However, over time, electret material will lose its charge. This happens very slowly with modern electret mics, though it happened over the span of a few years with the earliest electret microphones.
Ribbon microphones are cherished for the their accurate pick up and natural sound, especially in the digital age, where audio is so bright and precise.
However, ribbon diaphragms are notoriously fragile. Not only do they break more easily that other diaphragms, but that also wear out faster.
Why is this?
Ribbon diaphragms are incredibly thin. The Coles 4038 (pictured), for example, has a diaphragm only 0.6 microns thick. The thinness combined with the long shape and corrugation make the ribbon diaphragm very fragile.
Ribbon diaphragms can snap due to gusts of wind, strong plosives, physical impact, hot patching phantom power, and even from sharp dust particles in the air.
Ribbon diaphragms, as mentioned, will often sag if stored improperly. They are also prone to corrosion, since they are typically made of aluminum.
It’s also worth noting that the regular use of a ribbon mic will slowly stretch and wear out the diaphragm.
For an in-depth discussion of ribbon microphones, please check out my article Dynamic Ribbon Microphones: The In-Depth Guide.
Vacuum tubes will slowly “burn up” due to tiny amounts of air that leak into the vacuum. Any oxygen that is introduced into a tube will cause it to wear out faster.
On top of this, the friction of the electrons eventually wear out the cathode, anode, and grid of a mic tube.
Fortunately, though, ribbon diaphragms and vacuum tubes are relatively easy (though perhaps expensive) to replace in a microphone. Often times replacing these parts will result in your microphone sounding “good as new.”
Microphone Components That Wear Slowly
- Printed circuit boards.
- Condenser capsules.
- Switches (if applicable).
Printed Circuit Boards
Modern day printed circuit boards (PCBs) are fairly resilient.
PCBs house complex microphone circuitries on a robust surface that is well protected within the microphone. This reduces the risk of any one connection in the microphone’s inner circuitry to disconnecting and improves the longevity of all the electrical components housed within the PCB.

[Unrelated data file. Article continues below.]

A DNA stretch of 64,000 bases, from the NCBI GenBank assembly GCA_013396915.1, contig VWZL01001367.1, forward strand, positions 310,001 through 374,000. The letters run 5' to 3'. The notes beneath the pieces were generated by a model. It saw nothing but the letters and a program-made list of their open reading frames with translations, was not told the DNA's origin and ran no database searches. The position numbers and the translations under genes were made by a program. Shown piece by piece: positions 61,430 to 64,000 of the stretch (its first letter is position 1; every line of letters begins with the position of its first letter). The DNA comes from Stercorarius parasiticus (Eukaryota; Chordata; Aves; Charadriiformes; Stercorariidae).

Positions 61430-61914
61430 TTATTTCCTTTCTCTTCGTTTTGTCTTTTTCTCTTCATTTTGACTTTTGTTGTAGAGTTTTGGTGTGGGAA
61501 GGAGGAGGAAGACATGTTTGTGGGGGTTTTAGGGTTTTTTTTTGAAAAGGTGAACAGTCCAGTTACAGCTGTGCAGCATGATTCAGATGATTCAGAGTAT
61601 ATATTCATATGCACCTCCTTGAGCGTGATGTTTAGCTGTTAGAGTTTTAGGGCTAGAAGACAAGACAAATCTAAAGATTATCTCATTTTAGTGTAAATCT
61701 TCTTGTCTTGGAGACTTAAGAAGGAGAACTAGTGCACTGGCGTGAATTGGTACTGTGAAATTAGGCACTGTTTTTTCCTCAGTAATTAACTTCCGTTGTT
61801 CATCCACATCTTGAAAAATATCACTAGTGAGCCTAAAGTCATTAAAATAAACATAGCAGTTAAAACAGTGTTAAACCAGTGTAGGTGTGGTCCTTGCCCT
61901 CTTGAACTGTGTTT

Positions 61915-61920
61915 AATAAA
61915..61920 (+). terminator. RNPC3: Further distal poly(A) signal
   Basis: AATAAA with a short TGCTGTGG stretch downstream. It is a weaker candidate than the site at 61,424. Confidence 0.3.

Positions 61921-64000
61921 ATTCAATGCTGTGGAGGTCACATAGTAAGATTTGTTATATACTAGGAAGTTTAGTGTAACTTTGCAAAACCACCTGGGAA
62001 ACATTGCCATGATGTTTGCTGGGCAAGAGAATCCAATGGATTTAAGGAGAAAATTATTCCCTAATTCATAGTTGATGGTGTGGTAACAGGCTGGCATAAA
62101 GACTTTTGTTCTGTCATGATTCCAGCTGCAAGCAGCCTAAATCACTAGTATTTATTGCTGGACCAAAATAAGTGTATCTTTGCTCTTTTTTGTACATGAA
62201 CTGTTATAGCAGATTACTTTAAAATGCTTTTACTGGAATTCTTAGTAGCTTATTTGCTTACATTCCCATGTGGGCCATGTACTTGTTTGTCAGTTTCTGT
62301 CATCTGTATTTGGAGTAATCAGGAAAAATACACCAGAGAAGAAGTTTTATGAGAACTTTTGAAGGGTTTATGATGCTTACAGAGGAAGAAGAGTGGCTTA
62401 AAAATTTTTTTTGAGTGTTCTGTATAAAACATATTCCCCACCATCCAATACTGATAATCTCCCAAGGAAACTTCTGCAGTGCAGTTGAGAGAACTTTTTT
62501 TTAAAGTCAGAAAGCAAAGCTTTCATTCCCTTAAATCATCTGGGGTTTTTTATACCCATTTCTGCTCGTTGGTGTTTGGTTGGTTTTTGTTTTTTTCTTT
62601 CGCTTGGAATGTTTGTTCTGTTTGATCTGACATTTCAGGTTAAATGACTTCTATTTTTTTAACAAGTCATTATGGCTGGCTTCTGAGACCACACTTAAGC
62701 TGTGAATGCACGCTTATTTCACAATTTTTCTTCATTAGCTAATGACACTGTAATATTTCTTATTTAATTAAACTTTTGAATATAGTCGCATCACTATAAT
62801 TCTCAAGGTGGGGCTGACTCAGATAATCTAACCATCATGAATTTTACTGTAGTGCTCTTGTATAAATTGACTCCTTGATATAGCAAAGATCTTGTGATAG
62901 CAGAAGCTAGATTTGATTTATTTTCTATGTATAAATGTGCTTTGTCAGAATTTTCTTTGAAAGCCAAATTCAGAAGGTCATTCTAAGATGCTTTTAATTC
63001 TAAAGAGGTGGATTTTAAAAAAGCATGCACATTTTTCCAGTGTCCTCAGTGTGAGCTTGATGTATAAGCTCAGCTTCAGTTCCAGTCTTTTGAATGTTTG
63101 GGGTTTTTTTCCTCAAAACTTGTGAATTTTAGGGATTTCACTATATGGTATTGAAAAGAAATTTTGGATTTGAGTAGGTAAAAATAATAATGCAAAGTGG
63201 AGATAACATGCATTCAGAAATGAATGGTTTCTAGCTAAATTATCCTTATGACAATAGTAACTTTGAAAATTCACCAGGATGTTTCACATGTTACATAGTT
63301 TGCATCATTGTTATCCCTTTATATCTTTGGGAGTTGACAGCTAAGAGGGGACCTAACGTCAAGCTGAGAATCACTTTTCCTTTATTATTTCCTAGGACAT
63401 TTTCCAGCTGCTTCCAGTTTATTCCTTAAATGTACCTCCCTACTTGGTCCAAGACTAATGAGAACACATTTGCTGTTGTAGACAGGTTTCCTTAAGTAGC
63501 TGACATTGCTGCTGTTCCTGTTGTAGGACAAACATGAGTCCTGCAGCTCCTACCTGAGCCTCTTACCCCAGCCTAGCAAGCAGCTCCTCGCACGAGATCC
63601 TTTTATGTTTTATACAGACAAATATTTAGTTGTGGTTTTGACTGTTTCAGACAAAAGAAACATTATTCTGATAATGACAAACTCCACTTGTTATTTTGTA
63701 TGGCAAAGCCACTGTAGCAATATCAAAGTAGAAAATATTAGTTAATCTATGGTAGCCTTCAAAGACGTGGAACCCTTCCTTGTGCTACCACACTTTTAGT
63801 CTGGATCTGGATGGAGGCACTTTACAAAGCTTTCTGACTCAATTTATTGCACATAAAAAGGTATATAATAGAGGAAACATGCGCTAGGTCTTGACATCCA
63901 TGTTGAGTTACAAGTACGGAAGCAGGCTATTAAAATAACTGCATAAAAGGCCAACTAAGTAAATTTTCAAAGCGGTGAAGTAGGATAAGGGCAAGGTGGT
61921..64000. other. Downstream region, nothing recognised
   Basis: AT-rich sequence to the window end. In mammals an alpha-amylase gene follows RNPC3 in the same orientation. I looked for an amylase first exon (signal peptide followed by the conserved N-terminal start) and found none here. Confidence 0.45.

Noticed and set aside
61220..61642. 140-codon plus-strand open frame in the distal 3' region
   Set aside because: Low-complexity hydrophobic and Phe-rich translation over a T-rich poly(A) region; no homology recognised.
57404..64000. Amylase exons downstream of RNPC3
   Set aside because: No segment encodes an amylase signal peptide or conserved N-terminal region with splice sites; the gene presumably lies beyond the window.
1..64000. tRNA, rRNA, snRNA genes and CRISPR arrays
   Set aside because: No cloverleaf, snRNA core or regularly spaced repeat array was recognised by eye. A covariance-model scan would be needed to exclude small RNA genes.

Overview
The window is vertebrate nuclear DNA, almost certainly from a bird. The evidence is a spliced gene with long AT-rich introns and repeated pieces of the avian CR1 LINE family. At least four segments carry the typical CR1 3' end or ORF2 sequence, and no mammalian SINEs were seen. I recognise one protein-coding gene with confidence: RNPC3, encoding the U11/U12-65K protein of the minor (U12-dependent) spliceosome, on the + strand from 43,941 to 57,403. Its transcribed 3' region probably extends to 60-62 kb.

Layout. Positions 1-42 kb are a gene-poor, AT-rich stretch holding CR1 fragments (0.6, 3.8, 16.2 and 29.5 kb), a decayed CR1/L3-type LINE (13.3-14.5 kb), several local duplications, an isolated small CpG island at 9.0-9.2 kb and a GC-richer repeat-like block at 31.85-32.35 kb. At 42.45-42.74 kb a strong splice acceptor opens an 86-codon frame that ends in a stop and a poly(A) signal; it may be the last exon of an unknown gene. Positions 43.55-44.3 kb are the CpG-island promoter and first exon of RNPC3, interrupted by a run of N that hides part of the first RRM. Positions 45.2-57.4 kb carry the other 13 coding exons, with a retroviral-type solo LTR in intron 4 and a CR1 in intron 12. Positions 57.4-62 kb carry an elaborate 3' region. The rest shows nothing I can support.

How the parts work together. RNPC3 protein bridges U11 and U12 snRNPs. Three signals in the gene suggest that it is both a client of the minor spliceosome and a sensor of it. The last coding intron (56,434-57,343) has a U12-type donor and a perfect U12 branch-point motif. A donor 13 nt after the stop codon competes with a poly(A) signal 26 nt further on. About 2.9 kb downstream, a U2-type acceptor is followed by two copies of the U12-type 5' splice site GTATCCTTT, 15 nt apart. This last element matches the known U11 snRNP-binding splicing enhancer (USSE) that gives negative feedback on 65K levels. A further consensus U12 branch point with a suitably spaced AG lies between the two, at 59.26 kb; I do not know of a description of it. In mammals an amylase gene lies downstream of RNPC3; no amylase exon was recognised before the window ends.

However, humidity and corrosion, as well as general microphone usage, will wear the printed circuit boards of active microphones.
The conductive material in PCBs is sensitive to corrosion, while the electrical components within the PCB are affected by humidity.
Smoke and dust may also affect the performance of a PCB, though the vast majority of microphone PCBs are closed off and protected from airborne dust and smoke.
Condenser capsules will wear out after some time.
Naturally, the movable diaphragm will wear due to repeated mechanical stress. This is a part of the regular use of a mic.
On top of that, though, condenser capsule function by holding a charge between two plates. The capsule is basically a parallel-plate capacitor.
The wearing of a condenser microphone happens very slowly if the microphone is cared for properly. However, the capsule will eventually become less effective as a capacitor. Similarly, the diaphragm will become less efficient at moving in response to changing sound pressure levels.
Depending on the material used in capsule, the wear could be prolonged. For example, early PVC plastic diaphragms (like the Neumann M7 found in U 47s and many other mics) wears faster than most Mylar diaphragms (the standard material for condenser diaphragms today).
For a detailed read on microphone capsules, head over to my article What Is A Microphone Capsule? (Plus Top 3 Most Popular Capsules).
Many microphones come with switchable options and toggle switches to control these options.
Common switchable options in microphones are as follows:
- Polar patterns.
- High-pass filters.
- Passive attenuation devices.
- Other EQ boosts/cuts.
To read more about the above options, I have more in-depth articles. I’ll link them here:
The Complete Guide To Microphone Polar Patterns.
What Is A Microphone High-Pass Filter And Why Use One?
What Is A Microphone Attenuation Pad And What Does It Do?
The switches themselves, whether they be on the microphone itself or on the power supply (common in tube microphones), may wear out during regular use.